Making Sense of Green Autos
Electrical-powered vehicles come several ways. A gas/electric hybrid like the Toyota Prius has an electric motor and battery pack charged by the car’s movement and braking, but its main source of power is a gasoline-fueled internal combustion engine. A plug-in hybrid is a hybrid that can also be charged at a household electrical outlet. A pure electric vehicle (EV) has only an electric motor and a rechargeable battery pack. The Tesla Roadster is the only highway-ready EV in the U.S., and Europe and has a big 244-mile range. A range-extended electric vehicle turns its wheels with electricity, but includes a gas-fueled generator to recharge the battery on the road for longer trips than a 40-mile commute.
The last few months, a new hybrid has been giving the Prius a run for the money. The 2010 Honda Insight moves quickly from the Boyland Honda showroom in Milwaukee, Wisconsin, a part of Orlando, Florida-based Boyland Auto Group (No. 4 on the BE Auto Dealers list with $353.5 million in sales). Sales manager Ron Bridges says the Insight is comparable to the Prius, but costs less, is simpler to use, has a more-compact battery, is lighter and gets better fuel consumption. The $19,800 Insight is also turning heads in Akron, Ohio. “We sold our first two as soon as they came off the truck,” says Mike Pruitt, CEO of Mike Pruitt Honda (No. 40 on the BE Auto Dealers list with $43.6 million in sales). “It rides real smooth. You can barely hear it running. It’s an amazing vehicle,” he says.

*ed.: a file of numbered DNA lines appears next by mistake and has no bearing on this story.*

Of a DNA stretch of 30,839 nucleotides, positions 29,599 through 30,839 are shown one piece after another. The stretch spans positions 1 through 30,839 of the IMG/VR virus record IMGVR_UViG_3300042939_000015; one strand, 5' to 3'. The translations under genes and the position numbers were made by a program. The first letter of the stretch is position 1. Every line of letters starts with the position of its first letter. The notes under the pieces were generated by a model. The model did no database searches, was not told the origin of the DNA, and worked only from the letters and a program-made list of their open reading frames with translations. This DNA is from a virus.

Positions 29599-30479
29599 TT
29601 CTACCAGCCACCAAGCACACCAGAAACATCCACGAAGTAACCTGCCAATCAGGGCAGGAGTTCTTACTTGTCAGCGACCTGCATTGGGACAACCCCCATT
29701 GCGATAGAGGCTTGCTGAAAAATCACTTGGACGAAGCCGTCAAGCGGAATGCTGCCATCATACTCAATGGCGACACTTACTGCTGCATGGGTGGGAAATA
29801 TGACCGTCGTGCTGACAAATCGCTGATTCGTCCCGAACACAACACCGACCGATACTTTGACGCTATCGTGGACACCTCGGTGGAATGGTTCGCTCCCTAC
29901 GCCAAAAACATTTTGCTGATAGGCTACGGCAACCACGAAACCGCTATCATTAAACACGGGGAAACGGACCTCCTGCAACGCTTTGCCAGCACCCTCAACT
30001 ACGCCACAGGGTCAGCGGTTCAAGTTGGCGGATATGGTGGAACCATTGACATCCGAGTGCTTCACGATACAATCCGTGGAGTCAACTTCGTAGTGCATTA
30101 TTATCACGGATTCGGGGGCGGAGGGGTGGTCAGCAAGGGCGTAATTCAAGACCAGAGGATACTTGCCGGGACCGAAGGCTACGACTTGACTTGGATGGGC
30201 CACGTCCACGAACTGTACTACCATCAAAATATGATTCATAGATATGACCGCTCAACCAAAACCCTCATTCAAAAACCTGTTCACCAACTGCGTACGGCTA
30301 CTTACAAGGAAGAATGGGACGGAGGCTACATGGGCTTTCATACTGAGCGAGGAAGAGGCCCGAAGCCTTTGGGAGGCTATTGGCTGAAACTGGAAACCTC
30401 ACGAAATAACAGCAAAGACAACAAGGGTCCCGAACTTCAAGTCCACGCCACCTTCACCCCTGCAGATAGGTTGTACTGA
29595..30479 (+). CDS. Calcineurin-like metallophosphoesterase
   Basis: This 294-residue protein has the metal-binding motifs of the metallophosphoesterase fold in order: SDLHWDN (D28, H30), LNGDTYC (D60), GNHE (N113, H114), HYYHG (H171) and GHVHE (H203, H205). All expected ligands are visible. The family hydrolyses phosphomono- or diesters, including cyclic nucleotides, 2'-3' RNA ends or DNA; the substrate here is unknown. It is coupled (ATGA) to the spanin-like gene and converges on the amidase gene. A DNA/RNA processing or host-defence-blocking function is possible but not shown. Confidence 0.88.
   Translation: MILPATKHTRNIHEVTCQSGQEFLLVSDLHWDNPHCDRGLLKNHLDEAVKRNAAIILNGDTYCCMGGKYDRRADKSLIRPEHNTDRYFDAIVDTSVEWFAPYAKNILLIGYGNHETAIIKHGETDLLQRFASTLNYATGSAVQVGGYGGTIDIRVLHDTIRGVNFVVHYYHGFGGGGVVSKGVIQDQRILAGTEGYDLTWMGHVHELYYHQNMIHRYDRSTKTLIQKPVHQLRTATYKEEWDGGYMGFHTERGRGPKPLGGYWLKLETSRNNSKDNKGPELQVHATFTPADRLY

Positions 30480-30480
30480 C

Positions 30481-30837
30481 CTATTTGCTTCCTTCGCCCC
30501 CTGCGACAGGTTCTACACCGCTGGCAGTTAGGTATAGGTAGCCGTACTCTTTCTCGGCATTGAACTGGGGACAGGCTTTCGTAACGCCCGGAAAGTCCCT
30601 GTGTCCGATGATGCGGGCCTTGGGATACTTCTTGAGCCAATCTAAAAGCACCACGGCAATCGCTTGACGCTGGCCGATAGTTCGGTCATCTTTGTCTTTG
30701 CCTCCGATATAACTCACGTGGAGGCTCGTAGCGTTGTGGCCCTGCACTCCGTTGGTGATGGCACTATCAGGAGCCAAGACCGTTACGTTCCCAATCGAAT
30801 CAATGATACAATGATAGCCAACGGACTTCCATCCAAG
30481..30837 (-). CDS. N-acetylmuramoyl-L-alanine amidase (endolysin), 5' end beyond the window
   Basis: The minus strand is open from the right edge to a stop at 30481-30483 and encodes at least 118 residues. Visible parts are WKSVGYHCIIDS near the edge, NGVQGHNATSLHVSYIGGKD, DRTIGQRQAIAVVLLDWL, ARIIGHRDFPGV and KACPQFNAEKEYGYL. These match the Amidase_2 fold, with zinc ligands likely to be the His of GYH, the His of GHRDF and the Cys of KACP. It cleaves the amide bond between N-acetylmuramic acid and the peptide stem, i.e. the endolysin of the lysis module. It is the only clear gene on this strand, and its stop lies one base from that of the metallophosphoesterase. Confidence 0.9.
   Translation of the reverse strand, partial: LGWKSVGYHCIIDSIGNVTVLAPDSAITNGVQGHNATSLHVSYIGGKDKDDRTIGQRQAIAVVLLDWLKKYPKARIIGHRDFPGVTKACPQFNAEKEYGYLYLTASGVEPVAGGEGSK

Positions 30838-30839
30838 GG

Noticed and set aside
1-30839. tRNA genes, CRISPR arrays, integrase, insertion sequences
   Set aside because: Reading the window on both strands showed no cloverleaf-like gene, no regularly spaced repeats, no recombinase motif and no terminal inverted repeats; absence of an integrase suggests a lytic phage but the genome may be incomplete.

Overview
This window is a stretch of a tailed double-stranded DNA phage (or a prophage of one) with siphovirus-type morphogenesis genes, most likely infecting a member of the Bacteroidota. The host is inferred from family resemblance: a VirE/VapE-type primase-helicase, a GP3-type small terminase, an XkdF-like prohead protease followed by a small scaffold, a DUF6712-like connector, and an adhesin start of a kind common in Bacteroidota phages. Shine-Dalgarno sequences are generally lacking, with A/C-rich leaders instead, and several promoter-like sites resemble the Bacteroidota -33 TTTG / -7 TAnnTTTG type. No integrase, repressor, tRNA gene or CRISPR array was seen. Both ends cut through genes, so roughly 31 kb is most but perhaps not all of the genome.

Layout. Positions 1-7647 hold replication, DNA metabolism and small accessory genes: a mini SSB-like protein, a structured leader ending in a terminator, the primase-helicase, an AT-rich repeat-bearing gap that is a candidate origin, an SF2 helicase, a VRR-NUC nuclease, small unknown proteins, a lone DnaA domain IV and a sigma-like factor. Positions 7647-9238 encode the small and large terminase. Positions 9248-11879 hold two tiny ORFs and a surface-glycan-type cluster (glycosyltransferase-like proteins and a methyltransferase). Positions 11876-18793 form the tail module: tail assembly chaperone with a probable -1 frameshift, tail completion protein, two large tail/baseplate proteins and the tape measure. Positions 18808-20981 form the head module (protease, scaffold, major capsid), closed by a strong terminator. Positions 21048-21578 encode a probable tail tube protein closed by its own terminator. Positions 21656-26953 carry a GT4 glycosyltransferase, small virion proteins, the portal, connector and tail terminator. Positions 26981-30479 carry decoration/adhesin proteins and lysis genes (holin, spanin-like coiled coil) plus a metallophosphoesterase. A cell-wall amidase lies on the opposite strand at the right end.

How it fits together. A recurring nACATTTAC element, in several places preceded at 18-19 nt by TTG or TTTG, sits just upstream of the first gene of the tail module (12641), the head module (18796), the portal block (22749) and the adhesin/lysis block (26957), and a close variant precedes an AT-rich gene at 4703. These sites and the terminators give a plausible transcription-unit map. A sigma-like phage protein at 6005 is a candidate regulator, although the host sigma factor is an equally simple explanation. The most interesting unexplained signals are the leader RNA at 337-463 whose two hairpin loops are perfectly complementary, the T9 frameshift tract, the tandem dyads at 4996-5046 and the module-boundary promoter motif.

Since March 2009, Ford has been selling a 2010 hybrid version of it 5-passenger Fusion sedan. The $27,995 Ford Fusion hybrid gets 41 miles per gallon in city driving — 8 mpg better than the Toyota Camry hybrid. Standard on the Fusion hybrid is Ford’s “SmartGauge”, two LCD screens by the speedometer that show performance and how the driver can operate the vehicle to achieve the best fuel economy.